Having made these points, Lewis then continues with a critique of Scalia but only in contrast, by glowing about Stevens, a Ford appointee. (Scalia was a Reagan appointee.) Stevens is essentially non-ideological and hence inherently it has been much harder to see how Stevens would decide any one particular case. Stevens' core judicial precept seems to be a strong distrust of the concentration of power. His apparent movement to the left as he has gotten older is explained by Lewis as resistance to the power of the Court itself, and the apparent willingness of the right wing Justices (not just Scalia, indeed mainly Chief Justice Roberts) to pursue an aggressive political agenda. In Stevens, Lewis sees a Justice whose point of view has evolved and grown. Thus, while there are only two of the Justices really considered in this piece, Lewis makes the case that such evolution in view is fitting and natural. In praise of Stevens, Lewis raises his sternest criticism of Scalia.
While I'm no fan of original intent and balk at many of the conservative positions – The ruling that blocked the ban on political spending by corporations being the latest example – I wonder if Lewis is too harsh on Scalia. I have now finished all but the Diaries section of Between the Devil and the Dragon and have read the start of the Diaries as well. Hoffer was a philosopher with street smarts and lots of experiential knowledge of the ordinary man. I thought much of the book profound and would make for a great reading for anyone, but especially for college students. Yet at the start of the Diaries section Hoffer explains that he began the Diaries because he felt he was turning into a dullard and he was looking for a way to rekindle his imagination and get his juices flowing. Hoffer's idea was to write each day and thereby capture his fleeting thoughts, enabling the good ones to flourish.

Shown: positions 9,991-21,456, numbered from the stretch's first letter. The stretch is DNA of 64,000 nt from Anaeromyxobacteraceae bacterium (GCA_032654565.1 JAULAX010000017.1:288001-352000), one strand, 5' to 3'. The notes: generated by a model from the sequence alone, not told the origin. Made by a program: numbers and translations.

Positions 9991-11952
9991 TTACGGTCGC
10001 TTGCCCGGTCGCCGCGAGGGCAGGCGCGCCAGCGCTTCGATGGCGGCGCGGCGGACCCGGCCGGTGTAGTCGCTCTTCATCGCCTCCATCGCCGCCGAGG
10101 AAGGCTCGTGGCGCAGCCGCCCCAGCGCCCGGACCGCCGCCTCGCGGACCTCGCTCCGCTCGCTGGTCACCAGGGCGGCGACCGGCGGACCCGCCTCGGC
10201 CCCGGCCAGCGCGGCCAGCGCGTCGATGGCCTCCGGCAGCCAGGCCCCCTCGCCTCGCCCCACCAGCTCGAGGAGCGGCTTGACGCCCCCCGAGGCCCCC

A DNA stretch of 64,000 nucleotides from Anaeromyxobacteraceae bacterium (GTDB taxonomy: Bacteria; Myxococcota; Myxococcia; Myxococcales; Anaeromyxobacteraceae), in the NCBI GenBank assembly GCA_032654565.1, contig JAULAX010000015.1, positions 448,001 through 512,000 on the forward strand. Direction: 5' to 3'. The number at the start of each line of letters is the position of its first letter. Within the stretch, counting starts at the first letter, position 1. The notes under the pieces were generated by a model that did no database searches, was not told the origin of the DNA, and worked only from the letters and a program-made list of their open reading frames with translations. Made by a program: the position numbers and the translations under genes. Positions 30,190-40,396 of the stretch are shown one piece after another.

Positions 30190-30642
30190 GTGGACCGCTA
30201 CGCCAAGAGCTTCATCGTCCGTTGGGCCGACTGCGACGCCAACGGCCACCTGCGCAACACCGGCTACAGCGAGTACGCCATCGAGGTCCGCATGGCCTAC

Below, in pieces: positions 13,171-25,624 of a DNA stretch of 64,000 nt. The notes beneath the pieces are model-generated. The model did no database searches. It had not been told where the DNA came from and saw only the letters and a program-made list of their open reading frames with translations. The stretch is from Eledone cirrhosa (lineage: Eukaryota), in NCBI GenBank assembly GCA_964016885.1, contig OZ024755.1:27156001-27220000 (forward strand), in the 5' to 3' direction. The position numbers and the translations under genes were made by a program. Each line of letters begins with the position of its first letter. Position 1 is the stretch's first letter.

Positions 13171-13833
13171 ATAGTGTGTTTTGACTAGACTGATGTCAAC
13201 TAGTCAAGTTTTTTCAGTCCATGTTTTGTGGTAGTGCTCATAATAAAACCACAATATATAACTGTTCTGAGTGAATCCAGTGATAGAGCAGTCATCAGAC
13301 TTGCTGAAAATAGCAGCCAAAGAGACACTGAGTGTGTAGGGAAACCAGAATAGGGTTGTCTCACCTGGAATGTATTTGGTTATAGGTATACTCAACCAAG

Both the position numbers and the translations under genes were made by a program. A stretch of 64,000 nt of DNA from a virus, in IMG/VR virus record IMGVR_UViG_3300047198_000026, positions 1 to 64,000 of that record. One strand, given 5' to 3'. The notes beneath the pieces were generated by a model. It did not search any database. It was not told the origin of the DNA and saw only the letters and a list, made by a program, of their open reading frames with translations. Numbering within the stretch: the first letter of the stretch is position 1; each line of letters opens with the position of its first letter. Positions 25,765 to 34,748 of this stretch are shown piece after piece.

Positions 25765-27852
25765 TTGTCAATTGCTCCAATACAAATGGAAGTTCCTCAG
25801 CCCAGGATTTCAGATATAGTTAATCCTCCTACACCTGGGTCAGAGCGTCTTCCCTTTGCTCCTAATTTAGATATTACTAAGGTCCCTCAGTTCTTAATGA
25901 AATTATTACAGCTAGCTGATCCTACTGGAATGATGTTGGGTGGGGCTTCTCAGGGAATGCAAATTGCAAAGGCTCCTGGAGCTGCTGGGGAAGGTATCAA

This sense that as we mature we tend to become dull seems quite realistic to me, as I've been feeling the same sort of thing for quite a while. I wonder if most thoughtful minds experience a similar sensation, when caught in midstream between youth and senility. Adherence to ideology may then be a way to ensure intellectual productivity, once trust in personal creativity no longer seems warranted. If this is true then Stevens is indeed to be much admired, but then too he plays the role of exception. Further, as life expectancy continues to rise, it makes one wonder that much more about the wisdom of giving Justices unlimited terms.